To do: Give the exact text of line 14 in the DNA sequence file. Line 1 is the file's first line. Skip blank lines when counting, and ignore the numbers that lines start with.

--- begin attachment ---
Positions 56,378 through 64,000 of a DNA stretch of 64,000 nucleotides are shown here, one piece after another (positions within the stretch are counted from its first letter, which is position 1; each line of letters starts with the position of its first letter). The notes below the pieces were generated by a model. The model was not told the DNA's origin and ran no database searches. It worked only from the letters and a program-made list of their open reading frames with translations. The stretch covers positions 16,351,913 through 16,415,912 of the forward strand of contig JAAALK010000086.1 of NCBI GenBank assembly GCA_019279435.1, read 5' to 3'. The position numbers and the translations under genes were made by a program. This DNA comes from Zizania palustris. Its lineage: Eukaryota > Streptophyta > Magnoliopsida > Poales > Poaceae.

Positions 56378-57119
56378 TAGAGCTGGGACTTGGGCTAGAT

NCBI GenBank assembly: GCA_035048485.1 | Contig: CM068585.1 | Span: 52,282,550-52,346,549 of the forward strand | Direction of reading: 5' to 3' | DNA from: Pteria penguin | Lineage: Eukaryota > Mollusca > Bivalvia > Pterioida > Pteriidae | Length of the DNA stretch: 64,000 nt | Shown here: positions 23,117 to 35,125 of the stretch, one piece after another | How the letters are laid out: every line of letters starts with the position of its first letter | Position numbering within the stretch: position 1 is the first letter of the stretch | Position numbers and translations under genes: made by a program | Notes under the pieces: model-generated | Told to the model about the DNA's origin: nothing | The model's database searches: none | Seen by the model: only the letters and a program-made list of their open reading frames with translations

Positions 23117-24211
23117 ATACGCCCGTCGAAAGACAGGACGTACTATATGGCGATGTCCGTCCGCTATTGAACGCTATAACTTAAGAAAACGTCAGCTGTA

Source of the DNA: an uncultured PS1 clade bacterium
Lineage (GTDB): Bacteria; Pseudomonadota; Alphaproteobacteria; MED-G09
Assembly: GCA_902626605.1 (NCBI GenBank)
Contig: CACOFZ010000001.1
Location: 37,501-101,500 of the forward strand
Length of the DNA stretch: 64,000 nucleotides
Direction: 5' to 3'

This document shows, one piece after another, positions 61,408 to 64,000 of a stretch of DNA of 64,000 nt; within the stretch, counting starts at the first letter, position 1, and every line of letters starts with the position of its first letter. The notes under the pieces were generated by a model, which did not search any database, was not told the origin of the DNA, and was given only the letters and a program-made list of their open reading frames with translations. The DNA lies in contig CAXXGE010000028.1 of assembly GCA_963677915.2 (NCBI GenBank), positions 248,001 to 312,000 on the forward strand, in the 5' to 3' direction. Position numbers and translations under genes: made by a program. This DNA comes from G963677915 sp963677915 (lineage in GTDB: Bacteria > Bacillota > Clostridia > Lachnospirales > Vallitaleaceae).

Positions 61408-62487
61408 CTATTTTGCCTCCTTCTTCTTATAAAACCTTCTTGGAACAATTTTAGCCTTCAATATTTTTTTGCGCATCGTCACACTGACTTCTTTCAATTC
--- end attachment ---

This document shows, one piece after another, positions 61,408 to 64,000 of a stretch of DNA of 64,000 nt; within the stretch, counting starts at the first letter, position 1, and every line of letters starts with the position of its first letter. The notes under the pieces were generated by a model, which did not search any database, was not told the origin of the DNA, and was given only the letters and a program-made list of their open reading frames with translations. The DNA lies in contig CAXXGE010000028.1 of assembly GCA_963677915.2 (NCBI GenBank), positions 248,001 to 312,000 on the forward strand, in the 5' to 3' direction. Position numbers and translations under genes: made by a program. This DNA comes from G963677915 sp963677915 (lineage in GTDB: Bacteria > Bacillota > Clostridia > Lachnospirales > Vallitaleaceae).